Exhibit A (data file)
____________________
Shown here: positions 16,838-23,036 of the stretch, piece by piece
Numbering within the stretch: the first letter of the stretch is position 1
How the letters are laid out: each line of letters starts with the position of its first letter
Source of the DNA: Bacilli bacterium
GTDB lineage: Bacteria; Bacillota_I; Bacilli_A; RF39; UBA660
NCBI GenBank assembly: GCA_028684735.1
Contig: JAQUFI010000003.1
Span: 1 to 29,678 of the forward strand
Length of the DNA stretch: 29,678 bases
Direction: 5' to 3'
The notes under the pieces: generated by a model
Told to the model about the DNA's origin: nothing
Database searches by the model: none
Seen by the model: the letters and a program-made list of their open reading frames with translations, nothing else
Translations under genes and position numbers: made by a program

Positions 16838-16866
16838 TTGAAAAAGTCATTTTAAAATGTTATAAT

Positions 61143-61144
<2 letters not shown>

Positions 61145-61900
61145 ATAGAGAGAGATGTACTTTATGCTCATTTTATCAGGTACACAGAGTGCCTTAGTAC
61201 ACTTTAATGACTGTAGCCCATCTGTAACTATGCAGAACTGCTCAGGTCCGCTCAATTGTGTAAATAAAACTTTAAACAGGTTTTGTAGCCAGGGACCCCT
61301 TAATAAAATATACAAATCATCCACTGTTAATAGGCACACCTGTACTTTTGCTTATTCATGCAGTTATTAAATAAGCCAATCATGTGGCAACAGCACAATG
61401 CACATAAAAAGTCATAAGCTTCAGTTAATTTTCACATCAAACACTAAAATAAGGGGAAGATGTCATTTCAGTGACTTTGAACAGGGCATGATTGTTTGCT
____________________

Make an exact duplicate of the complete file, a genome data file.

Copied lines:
Shown here: positions 16,838-23,036 of the stretch, piece by piece
Numbering within the stretch: the first letter of the stretch is position 1
How the letters are laid out: each line of letters starts with the position of its first letter
Source of the DNA: Bacilli bacterium
GTDB lineage: Bacteria; Bacillota_I; Bacilli_A; RF39; UBA660
NCBI GenBank assembly: GCA_028684735.1
Contig: JAQUFI010000003.1
Span: 1 to 29,678 of the forward strand
Length of the DNA stretch: 29,678 bases
Direction: 5' to 3'
The notes under the pieces: generated by a model
Told to the model about the DNA's origin: nothing
Database searches by the model: none
Seen by the model: the letters and a program-made list of their open reading frames with translations, nothing else
Translations under genes and position numbers: made by a program

Positions 16838-16866
16838 TTGAAAAAGTCATTTTAAAATGTTATAAT

Positions 61143-61144
<2 letters not shown>

Positions 61145-61900
61145 ATAGAGAGAGATGTACTTTATGCTCATTTTATCAGGTACACAGAGTGCCTTAGTAC
61201 ACTTTAATGACTGTAGCCCATCTGTAACTATGCAGAACTGCTCAGGTCCGCTCAATTGTGTAAATAAAACTTTAAACAGGTTTTGTAGCCAGGGACCCCT
61301 TAATAAAATATACAAATCATCCACTGTTAATAGGCACACCTGTACTTTTGCTTATTCATGCAGTTATTAAATAAGCCAATCATGTGGCAACAGCACAATG
61401 CACATAAAAAGTCATAAGCTTCAGTTAATTTTCACATCAAACACTAAAATAAGGGGAAGATGTCATTTCAGTGACTTTGAACAGGGCATGATTGTTTGCT